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Slovakia: European Parliament deplores “serious shortcomings” in rule of law

Bratislava, Slovakia – On Thursday, members of the European Parliament passed a resolution condemning the “continuous efforts of a growing number of EU member state governments to weaken the rule of law, the separation of powers and the independence of the judiciary”.

In the report, MEP’s, who voted in favour of the resolution by 398 votes against 85, singled out both Malta and Slovakia for “serious shortcomings in the rule of law” and growing threats towards journalists and freedom of the press.

More than one year after the murder of Slovak investigative journalist Ján Kuciak and his fiancee Martina Kušnírová, the European Parliament welcomed the charges brought against the alleged instigator of the murders, influential businessman and millionaire Marian Kocner. But the resolution “voices concern about the allegations of corruption, conflicts of interest, impunity and revolving doors in Slovakia’s circles of power. It also warns over the politicisation and lack of transparency” in the nomination of top officials, “such as for the position of Chief of Police”.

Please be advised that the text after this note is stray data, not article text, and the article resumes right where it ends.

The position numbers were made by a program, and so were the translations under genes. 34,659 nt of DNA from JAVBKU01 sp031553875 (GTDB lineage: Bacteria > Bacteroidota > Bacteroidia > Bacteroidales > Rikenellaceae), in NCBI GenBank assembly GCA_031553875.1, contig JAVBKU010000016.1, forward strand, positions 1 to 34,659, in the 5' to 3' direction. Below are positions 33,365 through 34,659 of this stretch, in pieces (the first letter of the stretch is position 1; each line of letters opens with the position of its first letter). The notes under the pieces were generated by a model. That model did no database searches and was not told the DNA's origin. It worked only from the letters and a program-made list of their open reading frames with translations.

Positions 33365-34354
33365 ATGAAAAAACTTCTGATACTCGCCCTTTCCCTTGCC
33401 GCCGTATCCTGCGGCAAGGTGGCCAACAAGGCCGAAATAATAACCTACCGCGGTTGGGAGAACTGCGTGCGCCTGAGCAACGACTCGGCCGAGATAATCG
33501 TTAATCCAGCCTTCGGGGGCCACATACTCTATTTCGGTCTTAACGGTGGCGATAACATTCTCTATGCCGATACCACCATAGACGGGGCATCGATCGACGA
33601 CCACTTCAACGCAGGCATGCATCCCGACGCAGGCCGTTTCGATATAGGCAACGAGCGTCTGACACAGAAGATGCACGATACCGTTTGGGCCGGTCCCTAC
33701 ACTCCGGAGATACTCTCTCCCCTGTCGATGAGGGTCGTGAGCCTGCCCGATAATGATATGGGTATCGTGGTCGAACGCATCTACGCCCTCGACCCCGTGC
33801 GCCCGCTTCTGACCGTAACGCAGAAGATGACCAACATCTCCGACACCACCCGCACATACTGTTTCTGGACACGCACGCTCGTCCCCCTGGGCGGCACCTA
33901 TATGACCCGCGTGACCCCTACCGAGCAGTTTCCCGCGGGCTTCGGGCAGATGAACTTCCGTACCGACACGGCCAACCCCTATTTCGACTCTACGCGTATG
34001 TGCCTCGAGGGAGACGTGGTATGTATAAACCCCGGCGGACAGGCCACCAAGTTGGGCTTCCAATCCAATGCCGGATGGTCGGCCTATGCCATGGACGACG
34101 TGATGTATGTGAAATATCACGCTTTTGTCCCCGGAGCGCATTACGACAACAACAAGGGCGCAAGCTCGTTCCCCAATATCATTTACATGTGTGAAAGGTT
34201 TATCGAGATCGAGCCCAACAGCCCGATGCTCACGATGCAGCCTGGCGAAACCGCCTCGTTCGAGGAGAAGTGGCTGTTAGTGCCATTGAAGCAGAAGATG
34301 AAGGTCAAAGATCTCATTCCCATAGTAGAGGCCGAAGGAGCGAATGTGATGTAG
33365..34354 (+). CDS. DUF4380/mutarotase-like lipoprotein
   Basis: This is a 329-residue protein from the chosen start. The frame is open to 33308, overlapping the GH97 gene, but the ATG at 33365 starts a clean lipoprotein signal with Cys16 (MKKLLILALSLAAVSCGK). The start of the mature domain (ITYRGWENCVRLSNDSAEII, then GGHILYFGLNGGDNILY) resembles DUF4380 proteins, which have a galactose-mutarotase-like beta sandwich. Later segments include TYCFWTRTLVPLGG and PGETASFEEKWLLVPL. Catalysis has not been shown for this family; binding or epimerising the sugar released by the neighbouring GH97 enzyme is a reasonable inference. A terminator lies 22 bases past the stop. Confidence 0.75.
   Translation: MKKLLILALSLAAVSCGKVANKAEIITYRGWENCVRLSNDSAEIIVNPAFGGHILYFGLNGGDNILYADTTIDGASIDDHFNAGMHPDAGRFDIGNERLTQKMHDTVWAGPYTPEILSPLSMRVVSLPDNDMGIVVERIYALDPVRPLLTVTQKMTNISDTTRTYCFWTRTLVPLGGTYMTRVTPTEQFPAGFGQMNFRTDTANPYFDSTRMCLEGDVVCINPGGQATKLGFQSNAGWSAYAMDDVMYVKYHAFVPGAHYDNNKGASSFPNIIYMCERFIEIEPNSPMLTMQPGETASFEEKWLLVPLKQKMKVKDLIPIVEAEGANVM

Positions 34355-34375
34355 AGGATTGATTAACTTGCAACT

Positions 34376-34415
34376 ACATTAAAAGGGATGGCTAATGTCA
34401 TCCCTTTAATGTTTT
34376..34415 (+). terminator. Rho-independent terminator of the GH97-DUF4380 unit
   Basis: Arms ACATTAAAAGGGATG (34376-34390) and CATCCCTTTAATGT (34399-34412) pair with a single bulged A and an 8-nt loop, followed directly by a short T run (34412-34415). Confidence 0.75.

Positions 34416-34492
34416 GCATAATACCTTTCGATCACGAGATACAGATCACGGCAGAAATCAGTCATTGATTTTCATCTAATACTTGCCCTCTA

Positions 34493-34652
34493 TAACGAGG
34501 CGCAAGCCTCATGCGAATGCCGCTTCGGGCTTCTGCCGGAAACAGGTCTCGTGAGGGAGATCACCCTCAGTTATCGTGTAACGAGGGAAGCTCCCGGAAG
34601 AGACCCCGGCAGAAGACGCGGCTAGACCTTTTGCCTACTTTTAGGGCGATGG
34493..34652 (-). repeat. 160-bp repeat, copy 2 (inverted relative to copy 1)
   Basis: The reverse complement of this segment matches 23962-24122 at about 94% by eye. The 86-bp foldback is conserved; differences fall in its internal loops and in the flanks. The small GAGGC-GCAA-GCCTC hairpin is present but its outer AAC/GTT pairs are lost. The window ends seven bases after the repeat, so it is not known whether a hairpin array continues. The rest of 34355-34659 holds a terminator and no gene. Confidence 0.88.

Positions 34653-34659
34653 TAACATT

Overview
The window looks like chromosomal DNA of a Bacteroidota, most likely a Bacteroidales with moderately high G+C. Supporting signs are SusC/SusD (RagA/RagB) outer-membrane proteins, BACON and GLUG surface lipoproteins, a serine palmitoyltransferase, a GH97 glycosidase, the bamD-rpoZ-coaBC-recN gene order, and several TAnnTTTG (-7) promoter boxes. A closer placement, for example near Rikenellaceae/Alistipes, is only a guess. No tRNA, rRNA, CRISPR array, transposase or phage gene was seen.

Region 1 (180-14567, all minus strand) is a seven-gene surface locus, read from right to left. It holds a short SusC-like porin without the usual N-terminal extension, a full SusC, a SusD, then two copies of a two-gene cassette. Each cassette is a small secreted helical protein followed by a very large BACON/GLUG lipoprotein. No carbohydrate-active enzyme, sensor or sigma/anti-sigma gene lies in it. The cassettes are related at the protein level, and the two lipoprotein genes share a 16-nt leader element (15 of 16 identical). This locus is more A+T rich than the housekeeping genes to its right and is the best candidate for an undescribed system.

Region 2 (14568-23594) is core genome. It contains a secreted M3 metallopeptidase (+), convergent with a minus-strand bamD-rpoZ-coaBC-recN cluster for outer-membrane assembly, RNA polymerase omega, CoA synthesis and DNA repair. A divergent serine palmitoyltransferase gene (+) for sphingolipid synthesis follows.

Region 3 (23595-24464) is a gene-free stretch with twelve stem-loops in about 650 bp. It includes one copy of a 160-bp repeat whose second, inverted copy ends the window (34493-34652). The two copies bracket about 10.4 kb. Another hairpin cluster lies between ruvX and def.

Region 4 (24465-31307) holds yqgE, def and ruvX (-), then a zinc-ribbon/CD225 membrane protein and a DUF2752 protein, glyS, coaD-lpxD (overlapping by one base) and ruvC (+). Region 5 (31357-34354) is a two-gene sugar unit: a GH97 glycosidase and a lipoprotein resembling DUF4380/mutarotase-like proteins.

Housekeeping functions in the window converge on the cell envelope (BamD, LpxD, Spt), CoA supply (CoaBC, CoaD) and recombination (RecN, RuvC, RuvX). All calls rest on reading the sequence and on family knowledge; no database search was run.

The resolution summarized the conclusion of a working group set up within the European Parliament to monitor the situation of rule of law in EU member states, with a specific focus on freedom of the press following the murders of Maltese blogger and journalist Daphne Caruana Galizia (October 2017) and Jan Kuciak in Slovakia (February 2018).

Former Prime Minister and chairman of the ruling Smer party Robert Fico recently intensified his attacks against Slovak media and is attempting to push through a controversial reform of the press code that would significantly muzzle the freedom of journalists and media outlets, according to analysts.

Earlier this week, the Council of Europe’s Group of State Against Corruption (GRECO) pointed out that Slovakia had failed to make any significant progress in adopting anti-corruption reforms, including regarding “inappropriate ‘behind-the-scenes’ decision-making”, transparency of the legislative process and prevention of conflicts of interest.

In this year’s Transparency International Corruption Perceptions Index, Slovakia ranked 57th – the fourth most corrupt country in the EU – its worst score since 2013.